Finally, a word on homosexuality and swearing. Two of my characters are described as ‘companions’ and it is suggested they are lesbians. This has been picked up by some reviewers as something that does not belong in a ‘Christian’ book. However, I present the relationship neutrally. I have some characters who are shocked and offended by it, some who simply don’t believe it, some who don’t know what to believe, some who support it wholeheartedly and some that don’t really mind. In my experience that pretty much reflects the broad sweep of reactions in the church. Readers can choose to react to the homosexual characters any way they like – and I have left the door open for that – but I don’t want to pretend homosexual people don’t exist. With regard to profanity, the only swear words in the book are uttered by characters who would use those sorts of words – and in reality probably far worse – in the secular world. We have sought to be as authentic as possible in our characterization while trying not to offend readers. There is nothing in there that would raise an eyebrow with many British Christians. I am sorry if some American Christians have been offended by the few instances of mild ‘profanity’ but I hope they understand that this is largely cultural and what is considered appropriate language and behavior (drinking alcohol etc.) for Christians differs from country to country. I remember once spending time with some Scandinavian Christians who routinely used the ‘F’ Word and S*** in everyday conversation. They were surprised that I was surprised!
BTB — Poppy Denby is the only Christian portrayed in The Jazz Files. How are her actions/ choices similar or dissimilar from the non-believing characters? Why did you write her in that way? (Note: in crafting my question, I unwittingly omitted the second Christian character.)
Fiona — There are actually two overt Christians in the book and a few background characters too. The other main character is Elizabeth who, without giving away too much of the plot, has had an awful life. And yet she holds onto her faith – at times only by her fingernails. She is an example of someone whose faith has been tested – and continues to be so – through fire. Poppy in contrast has had a relatively easy Christian life and it is only in recent times on the death of her brother that she has begun to explore the depths of her faith. I have portrayed her as an ‘innocent’ coming to the big city where the values and faith she has been raised with will be tested. She is on a journey towards finding the shape of her own faith – and exploring her own relationship with God – and not just the faith of her parents. She is written from my own experience of being a young journalist – the only person of faith – on a newspaper and trying to make the right choices that honour God. And for me the choices about truth, justice and integrity – and if the end can ever justify the means – are more important than whether or not she’s going to try pink champagne. 🙂 So, like me, in a profession that deals with subterfuge and secrets and where there are questionable deals done to get the story, Poppy has to see if she can make the right choices for the right reasons. Sometimes she gets it wrong (as I did) and sometimes she gets it right. I hope readers can identify with that.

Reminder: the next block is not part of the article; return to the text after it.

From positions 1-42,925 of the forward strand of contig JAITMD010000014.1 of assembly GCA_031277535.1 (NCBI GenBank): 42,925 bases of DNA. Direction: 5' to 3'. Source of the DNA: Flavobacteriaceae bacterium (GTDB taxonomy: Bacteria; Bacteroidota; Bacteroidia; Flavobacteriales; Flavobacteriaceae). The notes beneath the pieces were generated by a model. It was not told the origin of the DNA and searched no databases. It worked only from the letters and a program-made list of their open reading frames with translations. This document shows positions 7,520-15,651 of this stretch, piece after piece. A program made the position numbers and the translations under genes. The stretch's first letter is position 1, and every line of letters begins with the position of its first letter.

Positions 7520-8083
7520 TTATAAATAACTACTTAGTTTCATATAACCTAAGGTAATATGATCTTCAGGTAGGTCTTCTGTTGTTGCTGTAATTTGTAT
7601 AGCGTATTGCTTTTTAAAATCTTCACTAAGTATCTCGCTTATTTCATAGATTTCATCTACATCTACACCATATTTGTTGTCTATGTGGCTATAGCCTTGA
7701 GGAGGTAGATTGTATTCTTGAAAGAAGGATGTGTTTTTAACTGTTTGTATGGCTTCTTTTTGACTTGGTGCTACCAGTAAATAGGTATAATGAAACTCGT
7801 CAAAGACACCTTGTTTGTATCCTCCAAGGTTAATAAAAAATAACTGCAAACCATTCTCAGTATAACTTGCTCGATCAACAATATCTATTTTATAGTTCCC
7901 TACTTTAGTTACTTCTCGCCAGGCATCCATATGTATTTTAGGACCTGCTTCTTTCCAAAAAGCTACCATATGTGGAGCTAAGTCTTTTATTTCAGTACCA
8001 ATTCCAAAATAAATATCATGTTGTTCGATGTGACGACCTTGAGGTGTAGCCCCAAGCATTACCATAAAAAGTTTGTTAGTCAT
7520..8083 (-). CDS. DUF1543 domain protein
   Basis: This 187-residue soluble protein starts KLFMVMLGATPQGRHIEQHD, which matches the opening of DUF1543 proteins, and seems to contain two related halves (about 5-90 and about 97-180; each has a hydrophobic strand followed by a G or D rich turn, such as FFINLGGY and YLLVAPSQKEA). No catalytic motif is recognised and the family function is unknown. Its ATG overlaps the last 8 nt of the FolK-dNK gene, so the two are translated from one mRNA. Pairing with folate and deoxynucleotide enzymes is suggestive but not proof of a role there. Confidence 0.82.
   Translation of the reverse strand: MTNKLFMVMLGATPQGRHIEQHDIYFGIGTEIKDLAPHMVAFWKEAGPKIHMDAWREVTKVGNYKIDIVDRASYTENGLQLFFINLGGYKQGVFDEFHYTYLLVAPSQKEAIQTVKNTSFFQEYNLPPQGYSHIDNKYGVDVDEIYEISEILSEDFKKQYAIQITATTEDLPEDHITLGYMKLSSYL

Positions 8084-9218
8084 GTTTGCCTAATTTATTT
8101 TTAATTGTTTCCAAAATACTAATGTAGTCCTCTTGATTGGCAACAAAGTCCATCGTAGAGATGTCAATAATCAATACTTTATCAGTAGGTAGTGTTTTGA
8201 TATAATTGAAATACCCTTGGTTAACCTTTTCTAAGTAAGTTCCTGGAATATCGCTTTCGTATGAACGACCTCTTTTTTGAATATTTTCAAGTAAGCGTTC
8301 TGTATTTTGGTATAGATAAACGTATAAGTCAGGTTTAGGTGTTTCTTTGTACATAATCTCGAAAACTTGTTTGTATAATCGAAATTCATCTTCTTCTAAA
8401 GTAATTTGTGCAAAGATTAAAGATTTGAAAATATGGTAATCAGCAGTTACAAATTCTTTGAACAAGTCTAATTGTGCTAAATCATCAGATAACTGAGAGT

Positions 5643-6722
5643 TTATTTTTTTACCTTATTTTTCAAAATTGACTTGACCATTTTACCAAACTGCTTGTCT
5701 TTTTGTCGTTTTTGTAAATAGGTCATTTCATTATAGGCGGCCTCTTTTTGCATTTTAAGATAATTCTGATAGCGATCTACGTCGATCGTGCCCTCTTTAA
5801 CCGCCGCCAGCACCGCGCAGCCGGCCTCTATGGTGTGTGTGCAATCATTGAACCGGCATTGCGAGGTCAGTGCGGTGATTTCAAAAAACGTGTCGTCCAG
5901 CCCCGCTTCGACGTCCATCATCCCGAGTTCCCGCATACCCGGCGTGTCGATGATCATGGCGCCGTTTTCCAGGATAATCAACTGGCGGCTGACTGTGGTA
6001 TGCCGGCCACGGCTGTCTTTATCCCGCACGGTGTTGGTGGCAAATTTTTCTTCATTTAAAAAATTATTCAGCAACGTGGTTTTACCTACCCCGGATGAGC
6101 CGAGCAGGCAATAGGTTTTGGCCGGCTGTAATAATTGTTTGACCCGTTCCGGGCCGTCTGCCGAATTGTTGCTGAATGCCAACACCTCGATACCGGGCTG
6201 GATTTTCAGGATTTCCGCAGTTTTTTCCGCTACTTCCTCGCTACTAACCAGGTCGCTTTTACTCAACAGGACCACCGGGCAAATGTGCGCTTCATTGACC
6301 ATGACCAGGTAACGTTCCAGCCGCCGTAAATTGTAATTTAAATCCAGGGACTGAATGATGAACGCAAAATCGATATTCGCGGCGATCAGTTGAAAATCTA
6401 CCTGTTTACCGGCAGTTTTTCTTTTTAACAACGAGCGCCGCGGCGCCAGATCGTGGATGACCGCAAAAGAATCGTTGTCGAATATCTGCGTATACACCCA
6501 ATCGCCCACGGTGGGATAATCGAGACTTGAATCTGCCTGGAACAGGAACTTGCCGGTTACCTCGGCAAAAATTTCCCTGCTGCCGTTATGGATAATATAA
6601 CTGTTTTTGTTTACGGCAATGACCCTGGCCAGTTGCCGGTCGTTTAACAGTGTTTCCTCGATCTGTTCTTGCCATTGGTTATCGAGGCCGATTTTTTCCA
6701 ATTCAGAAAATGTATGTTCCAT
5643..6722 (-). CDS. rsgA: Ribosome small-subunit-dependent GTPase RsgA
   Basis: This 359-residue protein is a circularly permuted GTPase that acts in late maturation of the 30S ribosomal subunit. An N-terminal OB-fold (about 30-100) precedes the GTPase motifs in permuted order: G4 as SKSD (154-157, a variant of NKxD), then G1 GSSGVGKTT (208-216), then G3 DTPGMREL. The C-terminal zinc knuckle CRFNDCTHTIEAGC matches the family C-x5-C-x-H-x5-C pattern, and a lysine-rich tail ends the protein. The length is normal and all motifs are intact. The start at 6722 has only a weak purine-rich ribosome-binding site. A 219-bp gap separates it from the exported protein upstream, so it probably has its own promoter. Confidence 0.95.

BTB — What does the future hold for Poppy and Fiona? Any new adventures you would like to share?
Fiona — In Book 2, The Kill Fee (coming out in September), Poppy gets caught up in a mystery involving the exiled Romanov Royal family and the theft of a Faberge Egg. And after that, I intend taking Poppy to New York! I’m hoping to go on a research trip there over the summer, but still need to find the money to finance it. If I do, I hope to see some of Poppy’s American fans when I’m there. It will be flapulous, darlings!
Thanks so much, Fiona, for sharing your heart with my readers!
Formerly a journalist, Fiona Veitch Smith is a writer of books, theatre plays and screenplays.
Her children’s picturebooks, the Young David series, are now published by SPCK Publishing. Her adult mystery series set in the 1920s, Poppy Denby Investigates, is published by Lion Fiction. The first book in the series, The Jazz Files, is available from September 2015.
She is a member of the British Society of Authors and the Association of Christian Writers. Fiona is also the editor of the popular writing advice website The Crafty Writer and her courses attract students from around the world.
She lives with her husband, daughter and two dogs in Newcastle upon Tyne where she lectures in media and scriptwriting at the local universities.